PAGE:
STEVE GSCHMEISSNER / SCIENCE PHOTO LIBRARY STEVE GSCHMEISSNER / SCIENCE PHOTO LIBRARY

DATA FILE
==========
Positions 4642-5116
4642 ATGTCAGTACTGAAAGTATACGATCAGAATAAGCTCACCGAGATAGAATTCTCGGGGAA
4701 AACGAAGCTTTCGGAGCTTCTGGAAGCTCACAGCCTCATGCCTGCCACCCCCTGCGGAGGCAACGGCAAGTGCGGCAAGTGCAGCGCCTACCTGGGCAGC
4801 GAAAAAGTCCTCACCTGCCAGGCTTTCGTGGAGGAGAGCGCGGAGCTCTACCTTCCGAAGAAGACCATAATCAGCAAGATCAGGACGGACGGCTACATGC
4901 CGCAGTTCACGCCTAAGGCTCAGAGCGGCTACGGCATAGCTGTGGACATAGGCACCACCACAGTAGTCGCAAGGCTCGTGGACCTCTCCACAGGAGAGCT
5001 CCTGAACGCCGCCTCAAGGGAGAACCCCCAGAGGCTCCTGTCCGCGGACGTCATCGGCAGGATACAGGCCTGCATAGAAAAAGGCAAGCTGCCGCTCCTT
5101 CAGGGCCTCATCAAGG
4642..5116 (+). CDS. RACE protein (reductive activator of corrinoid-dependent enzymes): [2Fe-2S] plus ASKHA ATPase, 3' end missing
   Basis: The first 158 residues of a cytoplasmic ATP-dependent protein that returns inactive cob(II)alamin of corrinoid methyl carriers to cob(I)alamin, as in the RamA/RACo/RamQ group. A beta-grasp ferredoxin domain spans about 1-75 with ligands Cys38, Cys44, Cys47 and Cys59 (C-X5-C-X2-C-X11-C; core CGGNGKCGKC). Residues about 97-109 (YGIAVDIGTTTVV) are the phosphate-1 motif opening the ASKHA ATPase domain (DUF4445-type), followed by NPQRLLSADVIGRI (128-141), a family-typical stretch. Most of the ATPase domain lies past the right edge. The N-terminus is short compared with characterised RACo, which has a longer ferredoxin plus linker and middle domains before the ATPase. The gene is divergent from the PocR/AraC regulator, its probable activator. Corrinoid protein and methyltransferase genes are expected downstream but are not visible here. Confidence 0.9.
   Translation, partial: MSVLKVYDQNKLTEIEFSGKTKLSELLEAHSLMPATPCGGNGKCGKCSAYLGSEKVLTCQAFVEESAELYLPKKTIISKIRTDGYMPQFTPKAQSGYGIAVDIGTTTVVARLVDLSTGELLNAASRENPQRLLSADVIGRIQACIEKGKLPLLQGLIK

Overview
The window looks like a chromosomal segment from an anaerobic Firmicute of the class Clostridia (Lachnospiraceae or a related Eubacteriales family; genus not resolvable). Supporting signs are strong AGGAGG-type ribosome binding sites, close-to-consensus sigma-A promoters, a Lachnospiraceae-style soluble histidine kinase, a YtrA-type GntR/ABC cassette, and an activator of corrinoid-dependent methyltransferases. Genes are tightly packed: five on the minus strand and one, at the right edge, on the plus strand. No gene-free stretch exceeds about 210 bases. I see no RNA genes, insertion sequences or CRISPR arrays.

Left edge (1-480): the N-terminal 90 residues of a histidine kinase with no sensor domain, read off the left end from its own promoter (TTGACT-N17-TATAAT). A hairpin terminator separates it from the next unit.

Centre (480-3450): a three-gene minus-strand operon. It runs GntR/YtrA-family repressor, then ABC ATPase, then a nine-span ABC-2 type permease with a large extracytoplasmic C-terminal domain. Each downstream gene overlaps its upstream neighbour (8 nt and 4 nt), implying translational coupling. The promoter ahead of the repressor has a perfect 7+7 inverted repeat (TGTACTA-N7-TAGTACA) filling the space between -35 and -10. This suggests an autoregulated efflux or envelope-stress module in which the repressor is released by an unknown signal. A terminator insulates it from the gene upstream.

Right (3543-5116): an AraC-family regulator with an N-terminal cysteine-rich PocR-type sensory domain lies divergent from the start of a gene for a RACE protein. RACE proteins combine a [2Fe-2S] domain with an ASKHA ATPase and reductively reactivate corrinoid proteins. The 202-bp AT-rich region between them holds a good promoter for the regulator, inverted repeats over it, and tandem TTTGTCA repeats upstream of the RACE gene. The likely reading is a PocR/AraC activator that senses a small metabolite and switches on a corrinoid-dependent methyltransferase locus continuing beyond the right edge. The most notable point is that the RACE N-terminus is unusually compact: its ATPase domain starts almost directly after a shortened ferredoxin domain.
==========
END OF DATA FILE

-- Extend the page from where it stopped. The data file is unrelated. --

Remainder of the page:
Blood in stools. Scanning electron micrograph (SEM) of a red blood cell (large orange cell) and fecal bacteria and matter. Blood in the stool can come from many sources. The causes range from not harmful to very serious conditions. The GI tract can be divided into upper and lower, with some causes of bleeding affecting the entire tract (upper and lower). Blood in the stool often appears different depending on its source. These difference can help when diagnosing these conditions. Rectal bleeding is often noticed as small amounts of bright-red blood on the toilet paper or a few droplets that turn the water in the toilet pink. In general, bright-red blood means the bleeding has come from somewhere near your anus and is a typical sign of piles (haemorrhoids) or a small tear (anal fissure) in the skin of your anus. Magnification: x6000 when printed 10 centimetres wide.
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